UUID=01CCA0086DD8A980   /mnt/DATA                 ntfs  auto,users,uid=1000,gid=1000,dmask=022,fmask=133,permissions       0       0


Do you suggest any other filesystem to use for sharing data between Windows and Linux? I already asked it on askubuntu and ubuntuforums where they pointed out here.

Thanks in advance

P.S:Please note that this is a separate partition only filled with data files such as pictures, videos, program executables, source codes etc.


Wed Jan 07, 2015 12:58
Profile
NTFS-3G Lead Developer

Joined: Tue Sep 04, 2007 17:22
Posts: 1286
Post Re: Auto mounting NTFS partition with working permissions
Hi,

Quote:
I was able to alter the permission via the chmod command. The working command is as follows in the command prompt:
Code:
mount -t ntfs-3g -o permissions /dev/sda5 /mnt/DATA/

Just note that if you did not define any user mapping, the owner of files created on Linux are different from the owners of files created by Windows.
Quote:
However, I noticed even when I supplied my uid and gid to own the files the option permissions stopped having an effect. I tried appending and prepending it into the list of options just to make sure, and it turned out that in both cases I was not able to alter the permissions with chmod. The codes I used in command prompt is as follows:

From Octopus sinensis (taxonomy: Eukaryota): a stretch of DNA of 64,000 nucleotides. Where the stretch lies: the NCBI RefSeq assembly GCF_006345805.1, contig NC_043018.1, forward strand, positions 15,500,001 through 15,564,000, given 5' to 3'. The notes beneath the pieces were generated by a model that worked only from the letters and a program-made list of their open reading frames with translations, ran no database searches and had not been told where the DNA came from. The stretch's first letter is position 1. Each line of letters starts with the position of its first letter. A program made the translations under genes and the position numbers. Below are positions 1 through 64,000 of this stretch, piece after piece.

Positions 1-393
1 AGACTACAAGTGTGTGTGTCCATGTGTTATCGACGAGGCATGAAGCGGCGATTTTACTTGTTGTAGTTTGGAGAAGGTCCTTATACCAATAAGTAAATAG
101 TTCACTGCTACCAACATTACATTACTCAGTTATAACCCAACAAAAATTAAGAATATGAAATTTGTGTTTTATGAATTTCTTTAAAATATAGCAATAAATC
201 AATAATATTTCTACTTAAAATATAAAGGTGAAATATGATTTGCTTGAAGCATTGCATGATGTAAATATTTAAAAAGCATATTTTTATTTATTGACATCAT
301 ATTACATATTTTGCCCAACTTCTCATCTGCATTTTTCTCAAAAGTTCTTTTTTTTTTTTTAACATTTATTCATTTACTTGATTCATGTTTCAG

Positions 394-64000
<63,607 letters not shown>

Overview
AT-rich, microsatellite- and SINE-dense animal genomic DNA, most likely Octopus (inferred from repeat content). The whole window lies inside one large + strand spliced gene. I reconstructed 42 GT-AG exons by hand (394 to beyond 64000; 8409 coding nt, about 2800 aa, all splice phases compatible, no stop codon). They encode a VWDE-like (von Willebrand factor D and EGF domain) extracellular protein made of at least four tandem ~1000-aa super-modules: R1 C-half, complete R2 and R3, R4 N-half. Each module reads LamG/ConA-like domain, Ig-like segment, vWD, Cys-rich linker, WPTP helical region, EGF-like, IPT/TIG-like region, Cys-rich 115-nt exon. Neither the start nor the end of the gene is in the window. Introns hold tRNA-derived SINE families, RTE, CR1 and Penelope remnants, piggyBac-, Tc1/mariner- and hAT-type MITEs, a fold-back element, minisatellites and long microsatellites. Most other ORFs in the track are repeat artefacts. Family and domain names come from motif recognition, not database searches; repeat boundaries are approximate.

Quote:
sudo mount -t ntfs-3g -o uid=1000,gid=1000,permissions /dev/sda5 /mnt/DATA/

Forcing uid and gid is obviously incompatible with defining ownership as the creator of files, and as permissions refers to owner and group of files, forcing uid and gid take priority over the permissions options (see http://www.tuxera.com/community/ntfs-3g ... s/#options).

Also note that when you force uid and gid, no ownership or permission information is saved to storage. The owner and group just look like being set as indicated, and the permissions look like allowed by dmask and fmask options. Any settings of permissions will be lost upon reboot.
Quote:
How can I make permissions options work so that I can change the permissions on the go without having to remount the partition totally? I read on askubuntu it as possible, but I am unsure of how to do it.

When relying on automatic mounting, you have no control on options uid, gid, umask and dmask being forced by udev.
You have to define a user mapping file, which will take priority over a few mount options. This file is located by default in .NTFS-3G/UserMapping from the root of the ntfs file system (so in /mnt/DATA/.NTFS-3G/UserMapping). The minimal contents of this file is a single line as follows :
Code:
::S-1-5-21-3141592653-589793238-462643383-10000

With this single line you will get the same behavior as when you mount with option permissions and no uid or gid.

However, if you want Windows and Linux to create files with the same owner, you need to customize the user mapping file. Please read the documentation referenced above, and if you have difficulties, please create a sample file by Windows, then switch back to Linux and post the output of :